In the components chart for tuna, you'll find the waste2taste component tuna marrow. It's a component the German chef Joachim Wissler (Vendôme restaurant) has added to his menu, creating a dish that was born out of curiosity.
For this dish, Joachim Wissler was inspired by Japanese cuisine. He had read about the beneficial effect of tuna spine marrow on hair growth and nails. Having become intrigued, he asked his usual fishmonger whether he could also supply the tuna's large spinal column and he could! Joachim experimented with various flavour combinations and came up with this dish. The taste of tuna marrow is quite similar to that of oysters and it looks rather like jelly. When Joachim serves the dish in his restaurant, guests often think it's another molecular technique but this couldn't be further from the truth - it's completely natural! Below we show you the precise location of the marrow and how you can remove it from the spine.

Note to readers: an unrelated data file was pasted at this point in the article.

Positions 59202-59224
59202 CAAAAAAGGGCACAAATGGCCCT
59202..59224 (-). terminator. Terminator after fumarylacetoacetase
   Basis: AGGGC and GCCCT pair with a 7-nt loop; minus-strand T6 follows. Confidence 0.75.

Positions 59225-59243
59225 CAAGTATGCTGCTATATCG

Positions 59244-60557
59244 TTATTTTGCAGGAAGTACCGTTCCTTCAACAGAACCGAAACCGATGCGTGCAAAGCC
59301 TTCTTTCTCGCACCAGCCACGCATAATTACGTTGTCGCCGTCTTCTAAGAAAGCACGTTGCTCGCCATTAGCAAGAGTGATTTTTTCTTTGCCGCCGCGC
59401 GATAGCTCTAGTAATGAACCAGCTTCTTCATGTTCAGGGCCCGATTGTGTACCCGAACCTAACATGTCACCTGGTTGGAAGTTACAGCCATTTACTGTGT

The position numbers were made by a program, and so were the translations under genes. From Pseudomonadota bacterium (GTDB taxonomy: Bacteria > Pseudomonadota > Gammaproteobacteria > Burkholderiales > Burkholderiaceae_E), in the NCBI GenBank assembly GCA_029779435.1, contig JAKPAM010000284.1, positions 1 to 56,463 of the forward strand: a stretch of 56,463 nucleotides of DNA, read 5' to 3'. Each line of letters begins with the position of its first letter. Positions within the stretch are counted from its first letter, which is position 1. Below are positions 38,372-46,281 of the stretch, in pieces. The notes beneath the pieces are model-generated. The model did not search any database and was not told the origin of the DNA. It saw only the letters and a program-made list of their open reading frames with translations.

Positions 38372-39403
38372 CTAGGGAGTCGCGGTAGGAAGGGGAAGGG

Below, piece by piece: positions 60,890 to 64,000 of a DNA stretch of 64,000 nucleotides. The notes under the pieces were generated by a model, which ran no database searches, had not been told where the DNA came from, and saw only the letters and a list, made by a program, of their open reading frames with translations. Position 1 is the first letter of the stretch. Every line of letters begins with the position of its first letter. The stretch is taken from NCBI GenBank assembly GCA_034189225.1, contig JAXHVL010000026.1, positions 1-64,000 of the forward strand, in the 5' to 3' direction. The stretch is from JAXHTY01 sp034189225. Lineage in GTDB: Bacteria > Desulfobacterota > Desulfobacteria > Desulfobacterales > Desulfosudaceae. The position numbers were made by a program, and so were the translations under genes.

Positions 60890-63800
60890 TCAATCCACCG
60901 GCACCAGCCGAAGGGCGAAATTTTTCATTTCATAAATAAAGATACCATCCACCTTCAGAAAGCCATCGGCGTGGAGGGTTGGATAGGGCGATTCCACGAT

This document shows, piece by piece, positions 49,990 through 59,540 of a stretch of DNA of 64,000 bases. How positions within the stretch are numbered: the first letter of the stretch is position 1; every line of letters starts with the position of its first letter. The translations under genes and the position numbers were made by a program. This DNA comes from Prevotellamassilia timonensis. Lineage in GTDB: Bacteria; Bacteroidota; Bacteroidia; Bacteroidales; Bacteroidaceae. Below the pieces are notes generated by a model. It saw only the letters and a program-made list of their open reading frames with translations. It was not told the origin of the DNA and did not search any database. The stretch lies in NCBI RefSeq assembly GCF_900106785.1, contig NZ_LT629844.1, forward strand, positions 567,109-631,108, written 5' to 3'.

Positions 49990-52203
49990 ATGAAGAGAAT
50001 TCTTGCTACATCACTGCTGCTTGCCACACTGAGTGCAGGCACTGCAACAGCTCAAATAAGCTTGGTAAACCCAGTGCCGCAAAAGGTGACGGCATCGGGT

In Japan the spine is cut so that the marrow remains in its 'cup'. It is then roasted whole and the marrow is seasoned to taste.
It's not easy to obtain tuna spine but you can of course start working with tuna. Just take a look at our components chart!